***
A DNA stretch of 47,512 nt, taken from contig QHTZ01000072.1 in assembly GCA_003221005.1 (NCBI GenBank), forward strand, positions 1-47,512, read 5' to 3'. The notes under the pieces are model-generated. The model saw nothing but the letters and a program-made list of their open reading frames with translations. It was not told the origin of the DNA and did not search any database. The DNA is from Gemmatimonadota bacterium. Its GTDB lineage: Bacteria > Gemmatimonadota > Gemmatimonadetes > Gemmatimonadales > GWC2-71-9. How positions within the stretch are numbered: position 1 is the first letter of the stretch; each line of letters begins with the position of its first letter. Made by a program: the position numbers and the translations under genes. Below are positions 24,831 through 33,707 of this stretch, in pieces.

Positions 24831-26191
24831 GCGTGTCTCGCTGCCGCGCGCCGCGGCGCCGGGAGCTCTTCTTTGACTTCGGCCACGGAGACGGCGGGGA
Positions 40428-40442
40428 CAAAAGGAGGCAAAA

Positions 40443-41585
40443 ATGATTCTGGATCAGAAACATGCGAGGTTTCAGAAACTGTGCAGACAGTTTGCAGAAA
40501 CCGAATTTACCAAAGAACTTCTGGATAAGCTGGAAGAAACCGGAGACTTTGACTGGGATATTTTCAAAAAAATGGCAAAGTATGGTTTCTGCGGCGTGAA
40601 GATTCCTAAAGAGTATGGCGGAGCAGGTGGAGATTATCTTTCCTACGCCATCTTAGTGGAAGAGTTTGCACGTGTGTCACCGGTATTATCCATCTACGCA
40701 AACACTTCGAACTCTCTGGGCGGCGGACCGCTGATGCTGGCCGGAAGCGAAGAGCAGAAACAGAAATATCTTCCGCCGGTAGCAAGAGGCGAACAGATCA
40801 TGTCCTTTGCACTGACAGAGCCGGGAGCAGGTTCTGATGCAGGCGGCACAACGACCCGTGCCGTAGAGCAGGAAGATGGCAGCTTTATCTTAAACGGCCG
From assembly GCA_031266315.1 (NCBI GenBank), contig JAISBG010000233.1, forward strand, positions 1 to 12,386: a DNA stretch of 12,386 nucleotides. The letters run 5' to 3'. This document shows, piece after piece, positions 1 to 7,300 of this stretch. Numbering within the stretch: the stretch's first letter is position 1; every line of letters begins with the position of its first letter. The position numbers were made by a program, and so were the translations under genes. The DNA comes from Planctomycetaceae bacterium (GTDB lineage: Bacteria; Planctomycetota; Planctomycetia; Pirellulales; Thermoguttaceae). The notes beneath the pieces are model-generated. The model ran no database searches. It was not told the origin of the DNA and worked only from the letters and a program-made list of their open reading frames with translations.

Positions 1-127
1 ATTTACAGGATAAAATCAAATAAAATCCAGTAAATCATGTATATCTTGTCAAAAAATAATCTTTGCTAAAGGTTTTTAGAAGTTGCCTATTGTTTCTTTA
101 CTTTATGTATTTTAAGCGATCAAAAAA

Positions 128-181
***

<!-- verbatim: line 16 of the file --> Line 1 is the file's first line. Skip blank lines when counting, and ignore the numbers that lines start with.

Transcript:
Positions 128-181